Thursday, January 19, 2017

A hard life - gathering & carrying firewood in the winter; start early in the morning

Cooking and heating needed fuel... and it was very labor intensive for the poor.  "In the depth of snow" women and children dragged hacked up stumps, branches or anything the "wood police" allowed.

Monday, January 9, 2017

Richard Dolby's The Cook's Dictionary and the Thatched House Tavern

This extensive 1830 cooking dictionary is remarkable because it was the first cookbook set in alphabetical order.  Also Dolby was the second cook-turned-author from the famed Thatched-House Tavern.  The frontispiece is left.

Monday, January 2, 2017

Food History Conferences, Symposiums, Exhibits and Writings 2017

This year there are conferences/symposiums in Leeds and Oxford, UK; Oxford, Miss; France; Amsterdam. A new exhibit using Getty Institute images "The Edible Monument" is being held in Detroit.  For food history in Pennsylvania, an upcoming special issue on food.

Monday, December 26, 2016

Hogmanay or Hog-ma-nay - A Scottish New Years Eve

Until recently, Christmas was not celebrated in Scotland. Hogmanay became the major holiday with its many traditions, including handing out bannock or oatcakes to needy children.  They wore a sheet or tartan folded in front, or a large pocket to hold their cakes on the last day of the year. Geese and turkies were sold in incredible displays on poulterer shops (image below).

Monday, December 19, 2016

German Christmas tree, sugar ornaments and garden board base

Gilded walnuts, apples, little cakes, and sugar figures adorned the trees in 1840s Germany. The 'sugar-baker' confectioners sold all kinds of sugar or chocolate characters "chiefly to hang upon the Christmas-tree:" grotesque figures, animals, students smoking, peasants, country women, child on rocking-horse, girls in various nations costumes, sausages, fruits, musical instruments...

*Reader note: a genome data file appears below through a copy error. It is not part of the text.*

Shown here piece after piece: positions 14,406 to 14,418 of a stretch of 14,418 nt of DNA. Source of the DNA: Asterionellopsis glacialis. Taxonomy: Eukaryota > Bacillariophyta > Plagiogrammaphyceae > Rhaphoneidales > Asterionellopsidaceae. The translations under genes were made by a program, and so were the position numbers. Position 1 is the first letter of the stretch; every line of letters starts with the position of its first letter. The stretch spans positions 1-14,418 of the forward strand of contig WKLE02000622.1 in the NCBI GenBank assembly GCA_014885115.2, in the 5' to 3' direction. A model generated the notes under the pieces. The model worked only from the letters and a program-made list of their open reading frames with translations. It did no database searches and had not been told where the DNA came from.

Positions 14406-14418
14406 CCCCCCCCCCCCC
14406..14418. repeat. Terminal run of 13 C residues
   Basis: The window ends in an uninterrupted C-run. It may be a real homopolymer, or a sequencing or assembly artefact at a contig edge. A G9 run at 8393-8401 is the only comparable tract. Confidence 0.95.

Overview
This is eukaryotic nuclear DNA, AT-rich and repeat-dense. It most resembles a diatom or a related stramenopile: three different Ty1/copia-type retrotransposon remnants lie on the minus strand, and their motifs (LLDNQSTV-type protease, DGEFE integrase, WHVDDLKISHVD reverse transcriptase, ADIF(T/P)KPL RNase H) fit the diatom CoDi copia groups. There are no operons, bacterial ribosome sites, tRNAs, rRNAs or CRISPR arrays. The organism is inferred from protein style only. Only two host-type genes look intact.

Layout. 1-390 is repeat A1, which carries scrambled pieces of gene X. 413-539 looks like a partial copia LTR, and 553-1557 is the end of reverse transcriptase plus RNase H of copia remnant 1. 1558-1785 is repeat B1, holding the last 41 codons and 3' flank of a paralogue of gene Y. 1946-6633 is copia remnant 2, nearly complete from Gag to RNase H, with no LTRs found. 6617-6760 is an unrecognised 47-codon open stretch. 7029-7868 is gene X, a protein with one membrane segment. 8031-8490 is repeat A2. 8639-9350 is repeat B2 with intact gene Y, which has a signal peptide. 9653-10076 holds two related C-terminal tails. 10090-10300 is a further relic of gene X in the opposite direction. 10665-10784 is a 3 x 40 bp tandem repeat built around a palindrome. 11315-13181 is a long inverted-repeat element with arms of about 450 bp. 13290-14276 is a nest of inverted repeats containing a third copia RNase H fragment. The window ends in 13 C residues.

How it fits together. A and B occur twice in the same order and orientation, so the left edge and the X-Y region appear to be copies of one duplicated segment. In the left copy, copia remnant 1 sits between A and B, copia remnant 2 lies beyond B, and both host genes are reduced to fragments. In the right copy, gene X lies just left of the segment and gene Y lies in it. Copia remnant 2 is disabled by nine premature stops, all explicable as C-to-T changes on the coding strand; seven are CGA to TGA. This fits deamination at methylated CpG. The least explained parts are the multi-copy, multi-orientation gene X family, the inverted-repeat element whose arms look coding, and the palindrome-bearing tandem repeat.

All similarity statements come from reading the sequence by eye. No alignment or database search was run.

Monday, December 12, 2016

1730 Christmas poem

This poem about Christmas coming contains flowing bowls, minced pies, capon, goose, brawn, sturgeon, a Christmas box of sweet plumb cakes and then, to the Christmas Ball.  The book has a delightfully long descriptive title with "fiddle faddle stuff" and pranks...

Wednesday, December 7, 2016

North Platte Canteen

75 years ago today Japan bombed Pearl Harbor.  That Christmas day local Nebraskan ladies were at the railroad station to give food and drink to the men and women on their way to war.  They continued all day every day to meet each passing train and fed over 6 million until April 1, 1946.

Monday, December 5, 2016

Citron cake and other recipes for candied citrons

After processing the citron watermelon (previous post HERE) the pieces could be sliced thin and added to fruit cakes, pound cakes, cheesecakes, creams, puddings and ratafia.

Monday, November 28, 2016

Shaping citron while on the tree - 1806

When half grown, the citron (or pear, apple, pomegranate) was encased in a mould of gypsum or clay to form it into the shape of a bird, face or animal.  Now there are plastic boxes to make square watermelons and other creatively shaped fruits and vegetables.

Monday, November 21, 2016

Citron melon or citron watermelon - to make mock candied citron

The citron growing on a tree was imported as a sweetmeat.  Amelia Simmons had, in her 1796 cookbook, a mock citron recipe entitled 'The American Citron' - using watermelon.  The following recipe is Lea's candied citron recipe using a Citron Melon.